David Leonhardt has an interesting column on the importance of using subtle environmental cues – Leonhardt calls them “nudges” – to encourage good decision-making. He begins with a fascinating anecdote about patients in hospital beds:
For more than a decade, it turns out, medical researchers have known that people on ventilators should generally have their heads elevated. When the patients are lying down, bacteria can easily travel from the stomach, up to the mouth and breathing tube, and ultimately into the lungs, causing pneumonia. When people are propped up, gravity becomes their ally.
But hospitals have had a hard time translating this scientific knowledge into better medical care. Patients frequently need to be put on their backs, to be bathed or to receive treatment, and once they are lying down, doctors and nurses — busy worrying about dozens of other things — don’t always remember to move the bed back up.
“When you have to rely on someone to do it, it’s not going to happen every time,” said Dr. Michael Gropper, the director of critical care medicine at UCSF Medical Center, the hospital I was visiting.
So Dr. Gropper made a new rule. Unless there was a written order from a doctor saying that a patient should be lying down, every patient on a ventilator had to be sitting up.
The rule was one small part of a common-sense campaign to reduce infections in the intensive care unit over the last two years. None of it was cutting-edge science, but it has made a big difference: the incidence of ventilator-associated pneumonia has fallen more than 40 percent since 2005. There are people walking around Northern California this morning who otherwise would not be alive.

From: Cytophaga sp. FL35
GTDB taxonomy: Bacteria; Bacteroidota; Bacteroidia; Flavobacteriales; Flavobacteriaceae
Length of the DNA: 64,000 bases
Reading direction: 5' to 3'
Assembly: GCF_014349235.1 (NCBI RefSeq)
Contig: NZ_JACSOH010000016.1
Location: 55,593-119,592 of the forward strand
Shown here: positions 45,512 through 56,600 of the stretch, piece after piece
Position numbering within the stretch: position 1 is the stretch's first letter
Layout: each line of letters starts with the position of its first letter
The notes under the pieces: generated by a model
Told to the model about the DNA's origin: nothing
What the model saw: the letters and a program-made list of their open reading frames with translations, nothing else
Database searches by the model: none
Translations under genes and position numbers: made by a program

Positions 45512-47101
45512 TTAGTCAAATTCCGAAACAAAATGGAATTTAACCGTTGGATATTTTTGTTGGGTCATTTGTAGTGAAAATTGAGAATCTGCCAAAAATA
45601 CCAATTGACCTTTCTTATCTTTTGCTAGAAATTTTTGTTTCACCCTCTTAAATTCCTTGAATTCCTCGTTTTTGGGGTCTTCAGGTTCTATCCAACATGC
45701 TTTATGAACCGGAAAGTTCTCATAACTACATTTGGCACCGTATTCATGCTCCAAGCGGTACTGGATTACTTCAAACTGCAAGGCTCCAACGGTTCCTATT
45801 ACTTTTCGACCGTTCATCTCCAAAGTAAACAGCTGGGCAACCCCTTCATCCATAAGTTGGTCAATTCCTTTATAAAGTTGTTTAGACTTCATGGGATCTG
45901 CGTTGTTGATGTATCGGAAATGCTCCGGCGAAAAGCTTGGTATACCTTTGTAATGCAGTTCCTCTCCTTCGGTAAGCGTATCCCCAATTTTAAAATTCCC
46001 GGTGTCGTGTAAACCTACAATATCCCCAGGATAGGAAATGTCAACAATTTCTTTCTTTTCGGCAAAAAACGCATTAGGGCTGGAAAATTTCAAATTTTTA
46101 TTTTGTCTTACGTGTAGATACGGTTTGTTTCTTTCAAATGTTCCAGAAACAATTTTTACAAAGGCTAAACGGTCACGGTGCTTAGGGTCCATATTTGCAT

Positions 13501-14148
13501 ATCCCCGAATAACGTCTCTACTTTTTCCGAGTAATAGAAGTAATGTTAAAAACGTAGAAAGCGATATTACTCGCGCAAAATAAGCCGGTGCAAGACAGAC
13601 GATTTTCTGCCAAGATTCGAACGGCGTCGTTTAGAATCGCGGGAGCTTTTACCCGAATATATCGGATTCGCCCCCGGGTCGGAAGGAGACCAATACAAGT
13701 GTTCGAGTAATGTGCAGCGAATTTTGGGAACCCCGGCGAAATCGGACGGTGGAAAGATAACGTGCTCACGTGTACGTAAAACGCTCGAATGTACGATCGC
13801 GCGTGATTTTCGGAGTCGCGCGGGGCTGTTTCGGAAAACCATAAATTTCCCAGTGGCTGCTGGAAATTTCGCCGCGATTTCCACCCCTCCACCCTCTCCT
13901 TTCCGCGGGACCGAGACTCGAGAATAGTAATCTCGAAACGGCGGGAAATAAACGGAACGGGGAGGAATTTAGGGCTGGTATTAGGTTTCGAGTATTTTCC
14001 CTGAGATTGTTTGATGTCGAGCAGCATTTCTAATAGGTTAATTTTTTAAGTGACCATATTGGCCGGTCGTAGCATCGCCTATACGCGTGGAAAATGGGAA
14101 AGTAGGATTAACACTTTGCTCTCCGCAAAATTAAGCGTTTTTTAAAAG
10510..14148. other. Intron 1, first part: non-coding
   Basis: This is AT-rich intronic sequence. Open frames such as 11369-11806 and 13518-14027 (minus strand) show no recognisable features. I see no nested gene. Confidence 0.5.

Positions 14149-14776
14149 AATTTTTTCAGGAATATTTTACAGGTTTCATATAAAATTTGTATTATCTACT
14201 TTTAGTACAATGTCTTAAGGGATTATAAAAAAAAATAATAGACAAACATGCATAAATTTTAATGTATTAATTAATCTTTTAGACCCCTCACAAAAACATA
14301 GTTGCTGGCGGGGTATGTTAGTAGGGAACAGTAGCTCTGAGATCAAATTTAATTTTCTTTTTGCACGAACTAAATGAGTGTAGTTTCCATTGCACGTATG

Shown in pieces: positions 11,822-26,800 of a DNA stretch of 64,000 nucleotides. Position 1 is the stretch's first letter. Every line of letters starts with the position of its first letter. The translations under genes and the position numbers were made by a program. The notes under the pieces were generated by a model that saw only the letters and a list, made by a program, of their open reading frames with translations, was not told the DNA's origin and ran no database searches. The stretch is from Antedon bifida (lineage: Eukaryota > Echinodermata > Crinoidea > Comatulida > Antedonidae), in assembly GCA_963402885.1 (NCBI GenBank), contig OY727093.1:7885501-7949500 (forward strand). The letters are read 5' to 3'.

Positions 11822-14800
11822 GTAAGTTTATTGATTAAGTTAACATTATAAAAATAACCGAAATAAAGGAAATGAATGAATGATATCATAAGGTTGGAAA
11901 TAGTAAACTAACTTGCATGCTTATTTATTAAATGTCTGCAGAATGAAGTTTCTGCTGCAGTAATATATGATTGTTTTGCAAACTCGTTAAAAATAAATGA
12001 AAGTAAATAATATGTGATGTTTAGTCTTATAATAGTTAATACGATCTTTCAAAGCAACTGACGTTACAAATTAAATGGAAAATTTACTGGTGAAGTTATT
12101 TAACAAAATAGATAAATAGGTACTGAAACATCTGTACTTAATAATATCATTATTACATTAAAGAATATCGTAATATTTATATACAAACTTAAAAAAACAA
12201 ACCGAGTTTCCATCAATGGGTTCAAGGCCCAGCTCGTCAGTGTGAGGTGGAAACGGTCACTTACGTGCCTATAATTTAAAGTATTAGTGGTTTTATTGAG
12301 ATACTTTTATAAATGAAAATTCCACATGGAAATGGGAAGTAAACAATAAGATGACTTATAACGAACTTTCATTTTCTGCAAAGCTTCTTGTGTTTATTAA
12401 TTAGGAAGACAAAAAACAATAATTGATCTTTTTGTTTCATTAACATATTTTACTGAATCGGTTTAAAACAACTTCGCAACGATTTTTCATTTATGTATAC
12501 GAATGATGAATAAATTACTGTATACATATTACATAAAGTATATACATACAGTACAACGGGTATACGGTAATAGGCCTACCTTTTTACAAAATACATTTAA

I’m not sure if the failure to sit people up in hospital beds is the status quo bias or just plain old laziness. But the work of behavioral economists has made it clear that it’s much easier for people to make the right decision when that decision is the default choice. More people would enroll in 401(k)’s if they were automatically enrolled, but could choose to opt out. People eat significantly less food from an all-you-can-eat buffet when their plate size is reduced, even though they can go and refill the plate. Such reforms skirt the usual libertarian objections, since they don’t diminish choice, but simply frame it in a new way.
Of course, redefining the default will only work in a limited number of situations. In many cases, it’s even more important to present the information in as clear and simple a manner as possible, so that people can make a decision based on relevant facts. Our brain is easily intimidated, and too much information is aversive.
Leonhardt notes that almost 25 percent of low income seniors eligible for a subsidy for the new Medicare drug benefit haven’t signed up, because the program is simply too complicated. There are too many options and variables. “It’s sufficiently complicated that people sort of throw up their hands and say, ‘I can’t deal with it,’ ” said Joseph Newhouse, a Harvard economist.
The same principle is at work elsewhere. Sheena Iyengar, a psychologist at Columbia, has shown that people are less likely to invest in a 401(k) when they are given a larger number of investment options. (For every 10 investment plans on offer, participation in 401(k) plans drops by 2 percent.) Car shoppers are more likely to buy a fuel-efficient vehicle when the fuel economy is translated into yearly fuel costs, as opposed to miles-per-gallon. Leonhardt cites the Charlotte school district as another example of excessive information:
Five years ago, the Charlotte-Mecklenburg Schools, the largest district in North Carolina, started a school choice program, giving parents a bigger say over where their children went to school. But finding good information about schools, like their average test scores, sometimes seemed like an unpleasant exam in its own right. Parents often had to wade through a Web site filled with acronyms like EOC, EOG, ABC and AYP.
Last year, at the urging of an economist named Justine Hastings and two other Yale researchers, the Charlotte schools conducted a little experiment to see if this complexity mattered. Along with their school choice applications, a few thousand parents were also mailed a sheet of paper listing a single test score — the average of the math and reading scores — for each school they could apply to.
And guess what? These parents were much more likely than others to apply to schools with high scores. They were starting to create the feedback loop that is the whole point of school choice.